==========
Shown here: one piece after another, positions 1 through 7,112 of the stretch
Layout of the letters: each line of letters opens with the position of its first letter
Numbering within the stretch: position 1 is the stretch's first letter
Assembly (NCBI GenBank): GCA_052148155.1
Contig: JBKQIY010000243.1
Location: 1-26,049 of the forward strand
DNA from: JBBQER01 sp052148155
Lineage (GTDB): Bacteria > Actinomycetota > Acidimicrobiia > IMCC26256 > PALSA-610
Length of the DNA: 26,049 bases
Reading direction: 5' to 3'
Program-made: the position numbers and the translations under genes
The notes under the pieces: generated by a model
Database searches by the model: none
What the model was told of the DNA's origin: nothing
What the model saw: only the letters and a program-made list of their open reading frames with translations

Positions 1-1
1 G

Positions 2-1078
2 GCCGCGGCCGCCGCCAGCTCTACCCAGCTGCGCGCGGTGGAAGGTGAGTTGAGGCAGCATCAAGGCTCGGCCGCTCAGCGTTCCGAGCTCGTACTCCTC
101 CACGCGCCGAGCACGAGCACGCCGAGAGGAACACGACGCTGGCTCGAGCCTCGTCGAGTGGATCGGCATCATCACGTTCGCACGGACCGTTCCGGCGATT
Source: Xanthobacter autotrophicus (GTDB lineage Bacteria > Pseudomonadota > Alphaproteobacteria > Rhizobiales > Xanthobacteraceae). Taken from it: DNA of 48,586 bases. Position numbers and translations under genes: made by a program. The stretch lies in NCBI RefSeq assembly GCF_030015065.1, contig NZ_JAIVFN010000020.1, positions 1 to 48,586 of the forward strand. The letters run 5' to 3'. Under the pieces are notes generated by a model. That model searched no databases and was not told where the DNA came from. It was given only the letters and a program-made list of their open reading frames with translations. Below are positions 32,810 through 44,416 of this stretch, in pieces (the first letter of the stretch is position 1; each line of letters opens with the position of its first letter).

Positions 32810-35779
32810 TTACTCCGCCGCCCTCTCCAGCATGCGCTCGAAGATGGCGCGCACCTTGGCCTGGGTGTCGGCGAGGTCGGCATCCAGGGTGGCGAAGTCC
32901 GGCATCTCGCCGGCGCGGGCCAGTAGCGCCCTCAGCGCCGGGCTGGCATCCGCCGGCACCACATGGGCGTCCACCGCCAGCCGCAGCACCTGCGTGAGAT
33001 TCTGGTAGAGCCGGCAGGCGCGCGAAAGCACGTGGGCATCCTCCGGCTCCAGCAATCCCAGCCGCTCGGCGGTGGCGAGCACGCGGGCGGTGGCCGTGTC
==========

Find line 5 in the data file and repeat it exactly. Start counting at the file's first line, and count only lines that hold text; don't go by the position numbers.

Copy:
Contig: JBKQIY010000243.1